Monday, July 15, 2013

Mill Creek comedy classics #39: "Riding on Air" (1937)

This poster perhaps overemphasizes the role of the cute dog in Riding on Air.

The flick: Riding on Air (RKO Radio Pictures, 1937) [buy the set]

Current IMDb rating: 5.3

Director: Edward Sedgwick (uncredited director on the 1925 Lon Chaney version of The Phantom of the Opera; directed Buster Keaton's The Cameraman; discovered Lucille Ball)

Actors of note: Joe E. Brown (popular film comedian of the '30s and '40s, famed for wide smile; played the "nobody's perfect" millionaire from Some Like It Hot; appeared in It's a Mad Mad Mad Mad World, Around the World in Eighty Days, much more; turned down the chance to play for the New York Yankees to pursue showbiz; one of only two civilians awarded the Bronze Star in WWII), Guy Kibbee (Mr. Smith Goes to Washington, Fort Apache), Florence Rice (The Marx Brothers' At the Circus; frequent cinematic "love interest" of the 1930s and early '40s), Vinton Hayworth (Kubrick's Spartacus, Hitchcock's Saboteur; many TV shows including Dragnet and Gunsmoke; recurring character on Green Acres and I Dream of Jeannie), Anthony Nace (Holiday Inn), Harlan Briggs (W.C. Fields' The Bank Dick)

Bigmouth Joe E. Brown
The gist of it: Goofy, child-like Elmer Lane (Brown), a small-town reporter and part-time inventor, wins $5000 in a radio essay contest and plans to use the money to buy up The Claremont Chronicle, the paper where he works. But conman "Doc" Waddington (Kibbee) hears about Elmer's windfall, oozes into town and convinces gullible Lane to go into "business" with him. When Elmer's long-suffering girlfriend, Betty Harrison (Rice), finds out about this, she vows never to see Elmer again and takes up with local heel Harvey Schumann (Hayworth), who threatens to buy the paper out from under Elmer. Waddington gets the whole town of Claremont to invest in a line of remote control airplanes being developed by Elmer's aviator friend, Bill Hilton (Nace). Meanwhile, to prove his value as a reporter, Elmer tries to crack a murder case which is tied to a perfume smuggling ring. Once the town finds out Waddington is a crook, they figure Elmer was behind the whole thing and form a lynch mob to track him down. But Elmer's up in a biplane, exchanging gunfire with the perfume smugglers in a high-flying, death-defying action climax! (Well, actually, there's another high-flying, death-defying action climax after that.)

Joe E. Brown's supreme screen moment in 1959.
My take: The summary you just read describes what I think happened during Riding on Air. Coherence is not one of the movie's strong suits. There's a lot more I could have mentioned, like how incompetent Elmer somehow becomes a correspondent for the Chicago Daily Star and enrages his editor by inadvertently bringing important news photos to reporters from a rival newspaper. (He thinks he's transporting an injured dog to a veterinary surgeon, hence the cute little pooch on the movie poster.) Pretty much the whole point of this movie is that Joe E. Brown's wacky antics are always driving the people around him batty, so you need a few Edgar Kennedy types in the cast to sputter and fume and throw things in disgust. Edgar himself's not here, so those roles are filled by Elmer's editor, his father's girlfriend, and even the gangsters. Brown, of course, remains willfully clueless throughout. Elmer Lane, who apparently started as a character in a series of stories in the Saturday Evening Post, is the eternal optimist, always cheerful and confident even when he shouldn't be. Brown, with his extra-wide, almost Joker-like smile, is perfect for the part.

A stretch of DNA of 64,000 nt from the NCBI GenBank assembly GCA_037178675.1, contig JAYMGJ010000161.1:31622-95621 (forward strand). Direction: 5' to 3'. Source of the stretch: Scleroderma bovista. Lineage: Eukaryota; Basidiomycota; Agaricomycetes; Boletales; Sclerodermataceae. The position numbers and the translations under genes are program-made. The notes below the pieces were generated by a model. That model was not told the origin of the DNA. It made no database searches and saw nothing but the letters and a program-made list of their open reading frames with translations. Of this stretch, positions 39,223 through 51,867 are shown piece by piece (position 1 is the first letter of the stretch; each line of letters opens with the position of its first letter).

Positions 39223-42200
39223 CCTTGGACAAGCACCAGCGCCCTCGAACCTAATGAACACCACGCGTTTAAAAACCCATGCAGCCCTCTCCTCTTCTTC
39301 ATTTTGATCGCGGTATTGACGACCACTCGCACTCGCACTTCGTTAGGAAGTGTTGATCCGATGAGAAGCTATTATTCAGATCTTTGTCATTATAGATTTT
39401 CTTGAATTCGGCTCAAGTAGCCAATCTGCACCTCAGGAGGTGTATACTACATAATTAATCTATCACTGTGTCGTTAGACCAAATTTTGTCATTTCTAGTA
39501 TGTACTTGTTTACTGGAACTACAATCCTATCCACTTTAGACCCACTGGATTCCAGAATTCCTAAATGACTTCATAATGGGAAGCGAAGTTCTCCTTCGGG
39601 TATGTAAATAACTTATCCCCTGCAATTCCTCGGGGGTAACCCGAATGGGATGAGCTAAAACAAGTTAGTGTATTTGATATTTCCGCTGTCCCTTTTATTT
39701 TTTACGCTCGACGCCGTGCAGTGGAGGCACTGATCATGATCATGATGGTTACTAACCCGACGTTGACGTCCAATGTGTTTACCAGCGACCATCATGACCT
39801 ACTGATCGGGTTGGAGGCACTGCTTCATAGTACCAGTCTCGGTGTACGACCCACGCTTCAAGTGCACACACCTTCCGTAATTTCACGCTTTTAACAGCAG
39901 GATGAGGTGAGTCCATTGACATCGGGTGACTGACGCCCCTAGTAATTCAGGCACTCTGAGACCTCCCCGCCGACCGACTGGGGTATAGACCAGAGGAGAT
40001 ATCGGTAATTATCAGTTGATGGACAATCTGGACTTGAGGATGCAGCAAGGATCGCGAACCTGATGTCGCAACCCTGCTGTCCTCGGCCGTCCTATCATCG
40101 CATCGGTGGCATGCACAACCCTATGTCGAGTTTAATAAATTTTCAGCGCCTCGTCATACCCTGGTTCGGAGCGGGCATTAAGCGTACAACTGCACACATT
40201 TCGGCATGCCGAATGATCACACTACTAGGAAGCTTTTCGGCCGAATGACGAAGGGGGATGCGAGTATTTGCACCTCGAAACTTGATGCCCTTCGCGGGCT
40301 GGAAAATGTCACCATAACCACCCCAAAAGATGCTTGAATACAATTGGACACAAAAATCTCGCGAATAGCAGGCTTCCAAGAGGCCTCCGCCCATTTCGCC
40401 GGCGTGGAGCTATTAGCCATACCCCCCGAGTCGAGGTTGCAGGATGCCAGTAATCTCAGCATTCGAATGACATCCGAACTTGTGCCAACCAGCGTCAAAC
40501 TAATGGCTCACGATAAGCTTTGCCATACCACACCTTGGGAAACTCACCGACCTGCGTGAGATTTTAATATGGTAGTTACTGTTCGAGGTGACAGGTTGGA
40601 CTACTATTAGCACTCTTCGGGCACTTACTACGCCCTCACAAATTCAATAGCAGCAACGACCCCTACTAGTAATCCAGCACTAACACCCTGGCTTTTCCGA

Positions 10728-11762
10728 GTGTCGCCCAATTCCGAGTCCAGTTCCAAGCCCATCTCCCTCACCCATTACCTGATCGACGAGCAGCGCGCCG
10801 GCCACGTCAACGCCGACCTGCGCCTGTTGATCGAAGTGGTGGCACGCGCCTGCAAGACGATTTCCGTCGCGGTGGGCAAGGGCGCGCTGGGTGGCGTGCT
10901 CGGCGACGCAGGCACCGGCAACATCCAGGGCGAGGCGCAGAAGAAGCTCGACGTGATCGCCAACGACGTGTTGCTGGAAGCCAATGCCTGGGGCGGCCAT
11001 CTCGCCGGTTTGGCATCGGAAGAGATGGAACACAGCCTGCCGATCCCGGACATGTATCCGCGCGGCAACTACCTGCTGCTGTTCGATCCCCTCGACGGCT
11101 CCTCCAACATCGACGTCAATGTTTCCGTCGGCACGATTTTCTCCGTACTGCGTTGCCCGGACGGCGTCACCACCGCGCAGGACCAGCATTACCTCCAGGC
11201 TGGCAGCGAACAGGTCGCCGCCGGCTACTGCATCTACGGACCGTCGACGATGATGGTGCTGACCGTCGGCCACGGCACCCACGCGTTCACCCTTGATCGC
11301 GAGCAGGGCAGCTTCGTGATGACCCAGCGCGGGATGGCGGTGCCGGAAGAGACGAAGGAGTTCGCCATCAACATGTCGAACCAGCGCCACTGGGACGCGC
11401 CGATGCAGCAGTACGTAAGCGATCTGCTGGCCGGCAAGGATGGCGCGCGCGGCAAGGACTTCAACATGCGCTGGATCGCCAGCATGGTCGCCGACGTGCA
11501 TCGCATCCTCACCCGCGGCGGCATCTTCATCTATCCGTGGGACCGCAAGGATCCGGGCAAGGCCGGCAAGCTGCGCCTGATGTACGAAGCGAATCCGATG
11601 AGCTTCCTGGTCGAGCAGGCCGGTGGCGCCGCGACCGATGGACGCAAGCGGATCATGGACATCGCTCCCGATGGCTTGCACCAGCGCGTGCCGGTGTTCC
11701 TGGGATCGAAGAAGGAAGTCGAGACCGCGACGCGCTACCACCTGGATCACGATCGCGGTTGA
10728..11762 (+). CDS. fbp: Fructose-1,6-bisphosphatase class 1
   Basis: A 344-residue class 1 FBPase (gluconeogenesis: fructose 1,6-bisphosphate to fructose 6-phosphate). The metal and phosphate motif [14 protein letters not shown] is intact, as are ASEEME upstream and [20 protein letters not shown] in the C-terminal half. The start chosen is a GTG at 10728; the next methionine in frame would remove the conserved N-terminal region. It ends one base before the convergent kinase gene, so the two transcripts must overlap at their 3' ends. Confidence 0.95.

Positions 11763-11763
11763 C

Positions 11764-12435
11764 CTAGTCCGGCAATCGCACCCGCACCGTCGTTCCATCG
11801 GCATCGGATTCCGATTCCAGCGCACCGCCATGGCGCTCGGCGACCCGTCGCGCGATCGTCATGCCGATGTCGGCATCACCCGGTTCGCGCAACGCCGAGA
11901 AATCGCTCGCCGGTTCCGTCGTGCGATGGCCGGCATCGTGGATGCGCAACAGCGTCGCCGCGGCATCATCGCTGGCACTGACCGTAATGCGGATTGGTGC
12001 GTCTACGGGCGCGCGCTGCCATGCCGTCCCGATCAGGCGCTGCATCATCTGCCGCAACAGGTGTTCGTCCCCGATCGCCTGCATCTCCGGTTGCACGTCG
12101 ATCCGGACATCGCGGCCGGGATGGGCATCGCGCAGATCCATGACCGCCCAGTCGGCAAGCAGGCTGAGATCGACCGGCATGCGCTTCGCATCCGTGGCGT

Riding on Air is not an ensemble comedy. It is clearly and unambiguously a vehicle for Brown. The actor's most famous role -- the daffy, libidinous, possibly bisexual millionaire Osgood Fielding III in Billy Wilder's acclaimed Some Like it Hot (1959), in which Brown delivers the famous closing line -- came near the end of his film career, well after his heyday. In contrast, Riding on Air was made when the actor was at the FDR-era peak of his popularity. It's a bit difficult to judge him as a comedian on the basis of this one flick, though, as the script is not especially strong. The movie gives him so-so comic setups, as when he seems to be the only person working at the Chronicle one afternoon and keeps transferring a single customer's call to different desks, while he runs around the room and answers the absent employees' phones in various voices, giving the impression that there's a whole staff present. I think it's an excuse for Brown to try out different accents and intonations, but nothing of great comedic value comes from it.

From a modern perspective, possibly the most interesting aspect of this film is that the plot, such as it is, revolves around unmanned airplanes which can be controlled remotely. Today, the use of such planes (which we now call "drones") is extremely controversial. Back in 1937, though, it probably just seemed like science-fiction.

Is it funny: Sorry, but I didn't laugh that often. A couple of gags made me smile a bit. For instance, I liked when Elmer was gazing into a bookshop and peered through the big capital O's in the word "BOOKS" stenciled on the window. Later, when Elmer and Betty are not speaking to each other, there's a scene in which they talk through an intermediary even though they're a few feet apart and can obviously hear each other perfectly. ("Tell ____ I said ______!") I've seen that routine done on any number of sitcoms, and it didn't especially make me laugh here, but it has a funny payoff towards the end when Elmer's in real trouble and thinks Betty's still giving him the silent treatment. ("Ain't she speaking to me yet?")

My grade: B-

P.S. - This movie was blessedly free of racial stereotypes. Nothing even close here.

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